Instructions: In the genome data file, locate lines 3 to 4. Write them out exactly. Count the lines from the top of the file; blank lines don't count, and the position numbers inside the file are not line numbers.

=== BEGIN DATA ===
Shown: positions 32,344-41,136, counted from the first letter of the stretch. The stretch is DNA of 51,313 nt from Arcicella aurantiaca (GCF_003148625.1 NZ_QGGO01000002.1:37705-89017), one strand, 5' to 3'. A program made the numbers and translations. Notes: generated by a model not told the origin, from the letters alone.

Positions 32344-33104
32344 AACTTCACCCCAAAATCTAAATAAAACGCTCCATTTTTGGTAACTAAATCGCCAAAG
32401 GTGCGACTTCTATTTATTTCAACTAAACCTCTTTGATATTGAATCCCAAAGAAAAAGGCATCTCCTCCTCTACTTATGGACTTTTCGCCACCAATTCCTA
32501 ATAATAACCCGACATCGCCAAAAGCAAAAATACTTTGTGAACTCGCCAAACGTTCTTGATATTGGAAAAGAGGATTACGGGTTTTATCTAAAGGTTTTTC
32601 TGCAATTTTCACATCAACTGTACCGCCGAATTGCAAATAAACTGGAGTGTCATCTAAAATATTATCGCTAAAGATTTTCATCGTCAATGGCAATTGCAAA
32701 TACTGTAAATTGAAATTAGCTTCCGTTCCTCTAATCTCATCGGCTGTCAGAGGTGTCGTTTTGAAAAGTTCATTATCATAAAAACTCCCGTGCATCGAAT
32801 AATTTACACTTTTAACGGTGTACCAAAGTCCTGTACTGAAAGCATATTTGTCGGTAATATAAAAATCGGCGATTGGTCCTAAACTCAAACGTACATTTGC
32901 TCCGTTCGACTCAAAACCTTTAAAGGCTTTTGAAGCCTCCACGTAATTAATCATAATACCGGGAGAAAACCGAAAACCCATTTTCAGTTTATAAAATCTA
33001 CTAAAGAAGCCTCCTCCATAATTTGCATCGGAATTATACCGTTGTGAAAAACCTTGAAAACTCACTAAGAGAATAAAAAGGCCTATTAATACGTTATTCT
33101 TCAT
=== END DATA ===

32344 AACTTCACCCCAAAATCTAAATAAAACGCTCCATTTTTGGTAACTAAATCGCCAAAG
32401 GTGCGACTTCTATTTATTTCAACTAAACCTCTTTGATATTGAATCCCAAAGAAAAAGGCATCTCCTCCTCTACTTATGGACTTTTCGCCACCAATTCCTA